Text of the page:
In Excel, a formula is simply an expression that begins with an equal sign. A formula can be as simple as 1 + 1 or 2 + 2. However, what gives Excel so much power is that a formula can reference cells. When values in cells that have been referenced change, Excel will recalculate the formula automatically and display a new result. Let’s take a look. All formulas in Excel must begin with an equal sign. The equal sign tells Excel that this is a formula that needs to be evaluated. When we type a formula, and press Enter, the calculation takes place instantly and we see the result. If you forget to type an equal sign, you’ll see the formula itself displayed in the cell. To fix this problem, just edit and add the equal sign. As we select cells that contain formulas, we see the formula displayed in the formula bar and the result displayed in the cell. You can edit the formula in the formula bar, or double-click to edit the formula in the cell. If we make changes and press Enter, the new result is displayed. Of course, this isn’t very interesting because we’re doing a lot of the work ourselves changing values directly in the formulas. Let’s enter some formulas that use cell references instead of hard-coded values. Now that we have our formulas set up, we can change the values in any of the cells that we’ve referenced, and Excel will immediately calculate new results. There’s no need to update the formulas. This, in a nutshell, is the power of Excel, and the power of cell references.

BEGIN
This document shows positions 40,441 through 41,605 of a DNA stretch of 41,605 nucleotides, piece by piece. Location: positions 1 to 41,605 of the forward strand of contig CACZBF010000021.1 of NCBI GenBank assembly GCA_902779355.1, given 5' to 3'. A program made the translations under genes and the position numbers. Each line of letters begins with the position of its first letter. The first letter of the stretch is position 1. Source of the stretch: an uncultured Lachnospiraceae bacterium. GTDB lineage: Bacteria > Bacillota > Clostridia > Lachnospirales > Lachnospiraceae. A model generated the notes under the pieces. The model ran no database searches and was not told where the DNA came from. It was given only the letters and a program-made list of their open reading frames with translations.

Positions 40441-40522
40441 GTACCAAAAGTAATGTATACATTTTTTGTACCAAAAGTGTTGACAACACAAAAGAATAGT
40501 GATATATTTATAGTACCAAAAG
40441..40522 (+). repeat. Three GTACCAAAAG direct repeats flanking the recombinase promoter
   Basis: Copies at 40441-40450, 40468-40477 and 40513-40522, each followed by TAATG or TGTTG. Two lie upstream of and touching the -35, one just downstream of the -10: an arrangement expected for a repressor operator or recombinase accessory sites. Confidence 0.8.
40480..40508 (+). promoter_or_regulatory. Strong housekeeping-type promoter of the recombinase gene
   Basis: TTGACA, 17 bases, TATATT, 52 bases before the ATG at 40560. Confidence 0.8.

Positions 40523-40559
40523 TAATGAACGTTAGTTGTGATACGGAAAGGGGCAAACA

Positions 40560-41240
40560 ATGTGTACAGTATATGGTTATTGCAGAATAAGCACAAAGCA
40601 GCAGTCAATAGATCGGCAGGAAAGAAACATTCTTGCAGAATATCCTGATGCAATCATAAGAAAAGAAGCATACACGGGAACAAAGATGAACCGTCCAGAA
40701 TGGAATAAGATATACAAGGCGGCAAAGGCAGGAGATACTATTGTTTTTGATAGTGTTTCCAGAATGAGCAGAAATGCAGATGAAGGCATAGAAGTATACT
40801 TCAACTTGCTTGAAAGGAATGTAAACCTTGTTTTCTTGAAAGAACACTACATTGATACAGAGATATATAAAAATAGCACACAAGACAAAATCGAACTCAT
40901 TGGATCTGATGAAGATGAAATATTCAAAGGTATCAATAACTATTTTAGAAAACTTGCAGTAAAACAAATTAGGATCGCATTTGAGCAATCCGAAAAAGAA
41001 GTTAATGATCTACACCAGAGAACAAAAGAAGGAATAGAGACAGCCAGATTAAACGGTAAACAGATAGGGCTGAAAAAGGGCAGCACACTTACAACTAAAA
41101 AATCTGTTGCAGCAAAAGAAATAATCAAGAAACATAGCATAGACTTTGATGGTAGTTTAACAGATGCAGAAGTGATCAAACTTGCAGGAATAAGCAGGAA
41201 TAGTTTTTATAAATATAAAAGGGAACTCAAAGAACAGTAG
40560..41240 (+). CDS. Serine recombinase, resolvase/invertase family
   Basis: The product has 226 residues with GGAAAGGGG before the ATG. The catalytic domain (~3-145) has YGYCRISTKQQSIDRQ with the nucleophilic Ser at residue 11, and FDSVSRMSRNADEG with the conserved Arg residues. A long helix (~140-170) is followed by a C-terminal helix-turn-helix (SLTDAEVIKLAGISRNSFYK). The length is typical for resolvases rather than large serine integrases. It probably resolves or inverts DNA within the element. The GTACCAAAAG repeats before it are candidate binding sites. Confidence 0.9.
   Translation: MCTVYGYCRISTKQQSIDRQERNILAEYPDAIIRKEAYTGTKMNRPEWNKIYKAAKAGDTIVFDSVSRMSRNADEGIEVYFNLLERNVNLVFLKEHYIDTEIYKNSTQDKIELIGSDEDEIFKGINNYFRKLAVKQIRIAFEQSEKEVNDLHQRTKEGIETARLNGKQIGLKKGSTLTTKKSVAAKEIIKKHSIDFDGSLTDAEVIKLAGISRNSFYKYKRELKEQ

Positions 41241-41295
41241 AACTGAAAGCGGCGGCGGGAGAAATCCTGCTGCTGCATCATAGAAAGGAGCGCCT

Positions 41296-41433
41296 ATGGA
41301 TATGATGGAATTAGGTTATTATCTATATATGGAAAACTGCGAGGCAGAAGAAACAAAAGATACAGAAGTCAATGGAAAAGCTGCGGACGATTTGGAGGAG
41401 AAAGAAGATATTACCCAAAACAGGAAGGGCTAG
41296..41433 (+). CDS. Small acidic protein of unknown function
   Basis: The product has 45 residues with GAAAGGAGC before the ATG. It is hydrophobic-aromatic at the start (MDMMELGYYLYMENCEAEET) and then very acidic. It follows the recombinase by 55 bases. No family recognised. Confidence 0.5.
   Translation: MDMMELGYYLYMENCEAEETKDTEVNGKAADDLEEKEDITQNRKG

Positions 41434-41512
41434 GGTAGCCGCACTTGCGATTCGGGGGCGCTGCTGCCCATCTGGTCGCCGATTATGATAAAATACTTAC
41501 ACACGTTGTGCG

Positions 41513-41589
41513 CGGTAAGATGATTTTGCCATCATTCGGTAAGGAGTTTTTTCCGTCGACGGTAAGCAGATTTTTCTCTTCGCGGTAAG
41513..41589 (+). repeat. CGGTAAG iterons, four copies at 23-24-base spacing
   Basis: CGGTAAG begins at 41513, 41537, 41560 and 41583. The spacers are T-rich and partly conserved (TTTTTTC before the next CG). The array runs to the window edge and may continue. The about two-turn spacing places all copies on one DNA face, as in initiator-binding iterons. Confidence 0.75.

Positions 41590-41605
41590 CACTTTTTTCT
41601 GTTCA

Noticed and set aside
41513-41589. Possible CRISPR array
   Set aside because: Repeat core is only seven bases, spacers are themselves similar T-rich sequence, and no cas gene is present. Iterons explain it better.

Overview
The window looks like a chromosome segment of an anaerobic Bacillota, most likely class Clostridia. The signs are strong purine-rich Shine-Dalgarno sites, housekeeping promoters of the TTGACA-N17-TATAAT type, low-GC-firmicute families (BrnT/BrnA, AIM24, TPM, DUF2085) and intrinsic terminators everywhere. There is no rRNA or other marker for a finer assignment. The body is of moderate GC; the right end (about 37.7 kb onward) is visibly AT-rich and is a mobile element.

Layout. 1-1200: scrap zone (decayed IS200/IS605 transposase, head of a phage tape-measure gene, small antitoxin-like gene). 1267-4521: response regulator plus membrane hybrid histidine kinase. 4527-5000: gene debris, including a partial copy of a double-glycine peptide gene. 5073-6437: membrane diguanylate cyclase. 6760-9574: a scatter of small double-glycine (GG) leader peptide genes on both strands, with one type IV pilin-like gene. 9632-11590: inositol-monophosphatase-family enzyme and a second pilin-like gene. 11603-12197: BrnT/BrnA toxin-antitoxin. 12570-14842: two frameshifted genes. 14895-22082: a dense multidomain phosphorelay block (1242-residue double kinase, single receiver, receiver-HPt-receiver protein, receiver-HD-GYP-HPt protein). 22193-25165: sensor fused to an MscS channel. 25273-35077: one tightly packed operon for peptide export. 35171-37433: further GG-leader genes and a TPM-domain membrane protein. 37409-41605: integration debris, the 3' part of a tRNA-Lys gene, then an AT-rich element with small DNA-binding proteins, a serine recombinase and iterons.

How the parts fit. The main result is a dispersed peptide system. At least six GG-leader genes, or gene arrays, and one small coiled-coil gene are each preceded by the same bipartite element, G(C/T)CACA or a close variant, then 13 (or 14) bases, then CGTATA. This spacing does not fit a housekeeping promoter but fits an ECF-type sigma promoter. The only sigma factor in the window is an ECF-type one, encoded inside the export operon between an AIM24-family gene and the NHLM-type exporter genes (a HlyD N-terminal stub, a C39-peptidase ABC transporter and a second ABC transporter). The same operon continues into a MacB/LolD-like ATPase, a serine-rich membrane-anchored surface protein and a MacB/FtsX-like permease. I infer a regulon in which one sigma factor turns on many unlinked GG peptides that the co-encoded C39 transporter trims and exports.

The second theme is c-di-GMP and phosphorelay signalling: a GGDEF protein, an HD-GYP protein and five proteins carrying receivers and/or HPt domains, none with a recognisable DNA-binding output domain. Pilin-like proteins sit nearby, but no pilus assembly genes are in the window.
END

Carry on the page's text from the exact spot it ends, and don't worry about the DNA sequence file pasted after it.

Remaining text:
Dave Bruns

Hi - I’m Dave Bruns, and I run Exceljet with my wife, Lisa. Our goal is to help you work faster in Excel. We create short videos, and clear examples of formulas, functions, pivot tables, conditional formatting, and charts.